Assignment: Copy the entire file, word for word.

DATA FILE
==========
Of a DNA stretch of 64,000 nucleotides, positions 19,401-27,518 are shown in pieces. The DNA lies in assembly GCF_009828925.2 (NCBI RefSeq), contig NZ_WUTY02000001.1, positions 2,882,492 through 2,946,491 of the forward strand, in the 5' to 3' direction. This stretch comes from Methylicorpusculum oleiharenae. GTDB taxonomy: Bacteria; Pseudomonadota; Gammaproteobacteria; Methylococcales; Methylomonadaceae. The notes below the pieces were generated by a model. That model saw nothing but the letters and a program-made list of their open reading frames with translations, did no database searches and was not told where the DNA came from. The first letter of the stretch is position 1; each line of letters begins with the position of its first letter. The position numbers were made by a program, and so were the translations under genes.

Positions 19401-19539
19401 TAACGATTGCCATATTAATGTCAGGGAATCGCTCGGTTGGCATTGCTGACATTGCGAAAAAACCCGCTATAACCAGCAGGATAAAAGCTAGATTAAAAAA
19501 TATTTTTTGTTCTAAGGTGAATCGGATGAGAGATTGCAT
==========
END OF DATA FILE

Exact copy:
Of a DNA stretch of 64,000 nucleotides, positions 19,401-27,518 are shown in pieces. The DNA lies in assembly GCF_009828925.2 (NCBI RefSeq), contig NZ_WUTY02000001.1, positions 2,882,492 through 2,946,491 of the forward strand, in the 5' to 3' direction. This stretch comes from Methylicorpusculum oleiharenae. GTDB taxonomy: Bacteria; Pseudomonadota; Gammaproteobacteria; Methylococcales; Methylomonadaceae. The notes below the pieces were generated by a model. That model saw nothing but the letters and a program-made list of their open reading frames with translations, did no database searches and was not told where the DNA came from. The first letter of the stretch is position 1; each line of letters begins with the position of its first letter. The position numbers were made by a program, and so were the translations under genes.

Positions 19401-19539
19401 TAACGATTGCCATATTAATGTCAGGGAATCGCTCGGTTGGCATTGCTGACATTGCGAAAAAACCCGCTATAACCAGCAGGATAAAAGCTAGATTAAAAAA
19501 TATTTTTTGTTCTAAGGTGAATCGGATGAGAGATTGCAT